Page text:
This movie was a throwback to monster movies of the early 70s, with a slasher edge to it, which makes it a whole lotta fun. Great cast of horror alumni, including everyone from Dee Wallace Stone to modern day scream queen Tiffany Shepis, some campy, over the top acting, some gruesome gore, a great hokey monster costume, and some real suspenseful moments. This is one of those films you'll end up watching time and time again if it should come on cable.
3 of 3 people found the following review helpful
on October 8, 2006
"Abominable" , from IDT/Anchor Bay Entertainment, is the newest entry in the "Sasquatch Horror" genre and it is a good one; clever , inventive, and well crafted by first-time director Ryan Schifrin, the son of legendary (think theme from "Mission, Impossible", among countless others)
television and film composer Lalo Schifrin...who DOES the musical score for his offspring's debut effort. And some other Schifrins get involved in all these doings, as well, as you'll discover if you carefully scan the credits. This almost has a flavor of a Schifrin family effort.
In this case, nepotism works just fine, thank you, as "Abominable" is one of the best "killer yeti on the loose" fright flicks ever put before the public. It is scary, it is suspenseful, it is tense and frightening, and sometimes it is funny as hell. There are puns and homages all over the place here, and borrowings from iconic moments in other classic feature films. Remember Kong hauling up Fay Wray & Bruce Cabot on the liana vine as they tried to escape down the cliff from him? Well, turn the vine into a climbing rope and slip another blond into some repelling gear and you get a fair approximation of that 1933 visual. And Roy Scheider declaring that the shark hunters need "a bigger boat" in "Jaws"? Well Matt McCoy thinks he needs "a bigger knife" here with Mr. Eat-Em-Up coming after him.
The story line itself is a smart composite of several movie plots. It is a bit like you put the old 1970s Clint Walker/Bo Svenson t.v. movie "Snow Beast" through a cinematic blender with "Rear Window" (more the Christopher Reeve version than Hitchcock's original), the classic blind-lady-versus-hired-killers Audrey Hepburn vehicle "Wait Until Dark" , and, as the director himself points out in a very good little "making of..." short, of the well known original "Twilight Zone" episode "Horror at 20,000 Feet", the one with William Shatner trying to make people believe him when he tries to tell them about the gremlin he's spotted out on the plane's wing.
This story has Matt McCoy playing one Preston Rogers, a rich man who...until six months ago...was an avid mountain/rock climber, along with his wife. Then one day that all ended when a safety line broke and the two of them fell off a rock face. The wife was killed and Preston broke the small of his back. He is now a paraplegic; paralysed from the waist down. He has come home from the hospital to try and acclimate himself to living in his mountain house with its high, steep steps and wrap-around upper deck. Accompanying him for this "trial run" is an overbearing, obnoxious, patronizing jerk of a male nurse named Otis (Christien Tinsley) who is largely dismissive of anything Preston has to say.
Across the way from Preston's chalet (this road is a cul-de-sac that winds uphill from the main county road) is another house , this one basically a summer vacation home that is usually unoccuppied.
Today it is NOT unoccuppied , as an SUV of giggly girls pulls up (one's relative owns the house) and they begin to unload for a getaway weekend.
Bad idea, chicklets. You'll NEVER guess what's on somebody's supper menu!!
So the stage is set for a night of terror.
Other plot elements involve :(One) an attack on a local farm where a 1,200 lb. quarter horse is killed and a couple terrorized inside their own home by something huge that leaves massive humanlike footprints outside in the dirt (this is a straight-up tip of the hat to Charles Pierce's "The Legend of Boggy Creek" and some of Pierce's "night seige" segments from that film), and, (Two) a night-time hunting party sequence whereby Lance Henriksen, Jeffrey Coombs, and Rex Linn go "booger hunting" and end up wishing they never had.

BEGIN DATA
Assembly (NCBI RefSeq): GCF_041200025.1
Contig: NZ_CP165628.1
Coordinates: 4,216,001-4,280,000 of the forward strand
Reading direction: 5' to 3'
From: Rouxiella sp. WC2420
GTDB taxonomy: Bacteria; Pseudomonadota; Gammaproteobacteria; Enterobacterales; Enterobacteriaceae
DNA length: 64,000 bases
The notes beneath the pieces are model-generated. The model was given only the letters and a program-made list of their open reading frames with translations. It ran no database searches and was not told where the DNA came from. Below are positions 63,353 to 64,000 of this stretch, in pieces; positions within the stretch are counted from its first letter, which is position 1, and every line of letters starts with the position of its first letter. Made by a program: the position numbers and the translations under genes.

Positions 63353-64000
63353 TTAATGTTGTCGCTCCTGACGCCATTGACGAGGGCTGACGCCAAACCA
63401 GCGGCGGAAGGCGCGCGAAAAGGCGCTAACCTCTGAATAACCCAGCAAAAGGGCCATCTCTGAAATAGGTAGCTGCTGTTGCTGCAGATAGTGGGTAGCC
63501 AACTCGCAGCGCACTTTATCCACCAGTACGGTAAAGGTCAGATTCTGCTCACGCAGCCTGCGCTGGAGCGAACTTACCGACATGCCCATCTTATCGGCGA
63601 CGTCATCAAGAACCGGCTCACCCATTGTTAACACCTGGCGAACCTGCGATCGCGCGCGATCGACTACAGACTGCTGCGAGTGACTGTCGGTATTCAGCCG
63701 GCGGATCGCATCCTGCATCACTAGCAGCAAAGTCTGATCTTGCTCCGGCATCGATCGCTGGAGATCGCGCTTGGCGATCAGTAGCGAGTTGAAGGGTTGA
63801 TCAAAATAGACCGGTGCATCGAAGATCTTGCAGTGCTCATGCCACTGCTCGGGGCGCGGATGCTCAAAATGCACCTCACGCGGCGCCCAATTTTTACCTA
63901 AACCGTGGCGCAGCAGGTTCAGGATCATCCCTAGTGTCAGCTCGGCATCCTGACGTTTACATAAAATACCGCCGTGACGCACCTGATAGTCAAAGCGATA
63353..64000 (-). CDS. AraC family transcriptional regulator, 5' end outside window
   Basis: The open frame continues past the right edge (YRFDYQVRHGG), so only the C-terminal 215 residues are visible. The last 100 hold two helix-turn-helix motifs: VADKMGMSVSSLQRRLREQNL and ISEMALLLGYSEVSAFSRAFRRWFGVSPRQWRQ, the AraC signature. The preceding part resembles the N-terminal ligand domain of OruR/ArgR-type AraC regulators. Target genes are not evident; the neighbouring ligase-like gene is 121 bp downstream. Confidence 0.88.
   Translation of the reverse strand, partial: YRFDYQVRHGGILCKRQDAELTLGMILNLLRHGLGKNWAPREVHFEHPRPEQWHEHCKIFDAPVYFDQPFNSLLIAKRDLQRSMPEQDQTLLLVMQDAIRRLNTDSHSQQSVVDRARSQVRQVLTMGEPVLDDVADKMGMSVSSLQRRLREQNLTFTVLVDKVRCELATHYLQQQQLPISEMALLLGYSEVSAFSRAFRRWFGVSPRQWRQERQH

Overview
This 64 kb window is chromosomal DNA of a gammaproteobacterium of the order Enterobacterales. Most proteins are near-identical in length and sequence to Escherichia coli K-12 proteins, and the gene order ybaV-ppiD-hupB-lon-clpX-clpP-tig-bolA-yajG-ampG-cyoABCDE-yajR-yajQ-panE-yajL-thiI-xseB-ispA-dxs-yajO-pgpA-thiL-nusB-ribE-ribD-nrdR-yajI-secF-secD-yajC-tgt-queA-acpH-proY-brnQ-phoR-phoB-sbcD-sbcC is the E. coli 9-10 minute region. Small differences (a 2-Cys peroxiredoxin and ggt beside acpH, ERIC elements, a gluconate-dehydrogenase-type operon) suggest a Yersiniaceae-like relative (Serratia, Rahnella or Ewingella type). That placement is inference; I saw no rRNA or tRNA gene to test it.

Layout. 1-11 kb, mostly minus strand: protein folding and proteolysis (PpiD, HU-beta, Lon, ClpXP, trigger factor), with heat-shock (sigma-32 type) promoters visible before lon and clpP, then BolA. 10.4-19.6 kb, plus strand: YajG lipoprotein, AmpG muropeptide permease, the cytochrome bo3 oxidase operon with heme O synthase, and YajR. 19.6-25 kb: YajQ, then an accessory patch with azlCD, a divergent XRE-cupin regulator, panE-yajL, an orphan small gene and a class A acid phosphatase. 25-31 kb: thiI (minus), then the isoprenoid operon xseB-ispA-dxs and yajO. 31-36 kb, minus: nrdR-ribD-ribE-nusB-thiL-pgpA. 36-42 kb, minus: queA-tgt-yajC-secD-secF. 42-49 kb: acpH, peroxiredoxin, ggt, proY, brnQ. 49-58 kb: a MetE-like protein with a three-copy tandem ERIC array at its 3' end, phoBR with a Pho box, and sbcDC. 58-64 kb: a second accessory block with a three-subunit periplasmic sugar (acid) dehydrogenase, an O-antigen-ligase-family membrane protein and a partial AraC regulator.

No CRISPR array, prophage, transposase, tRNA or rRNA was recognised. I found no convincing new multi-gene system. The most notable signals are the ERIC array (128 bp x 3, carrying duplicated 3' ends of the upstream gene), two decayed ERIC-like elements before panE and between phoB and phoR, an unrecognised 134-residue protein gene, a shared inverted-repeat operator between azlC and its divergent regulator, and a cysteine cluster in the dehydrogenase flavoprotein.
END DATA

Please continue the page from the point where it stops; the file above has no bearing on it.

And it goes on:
Some amusing elements to the story center around the county sheriff, played by Paul Gleason shortly before his untimely death; a man who has no use whatsover for "monster stories". It is around Gleason's character, and the town he serves, that a bit of an inside joke is constructed. Why screenwriter Ryan Schifrin chose to do this, I don't know, but he named the fictional town where...nearby...the bulk of our story takes place. FLATWOODS. And the creature being spotted and reported by the locals has been dubbed "The Flatwoods Monster" (...and Gleason's character adamantly doesn't "believe in no Flatwoods Monster"!). Well, if any viewer is not familiar with that term they can Google it and get themselves an education. In the early 1950s, some UFO sightings around the town of Flatwoods, West Virginia , resulted in some citizens encountering a terrifying "something"...like a robot-looking monster...on a ridge just out of town. A similar something was also seen an a back road by some motorists soon after. This "robot-monster" incident came to be known in UFO/paranormal circles as "The Flatwoods Monster" and is well known to this day (the real town even has a festival centered on every year, just like Point Pleasant observes its "Mothman" anniversary). Young Schifrin has opted to put his tongue in his cheek here and play with the Flatwoods legend, but I'm not exactly sure why...unless he is playfully hinting that maybe sasquatch comes from outer space.
One last element of interest here is the LOOK of Schifrin's "booger". It generally passes muster as a Squatch, a yeti, a bigfoot, or whatever...from the neck down. Eyewitness encounters over many years have described a real (yes, I think so) Squatch as looking like a facial cross between a human and a gorilla (and NOT like a human and an orangutan, as in the case of "Harry Henderson"). Well, THIS critter here doesn't look anything like EITHER of those descriptions. It looks like some kind of god-awful take-off on something you'd have seen in old EC Comics (like "Tales From the Crypt") back in the fifties, or, as one reviewer here has so shrewdly observed, like an exaggerated caricature of JACK ELAM! It is almost all jagged teeth, but...there is something about the eyes, eyelids, and set of the nose that DOES make you think of Jack Elam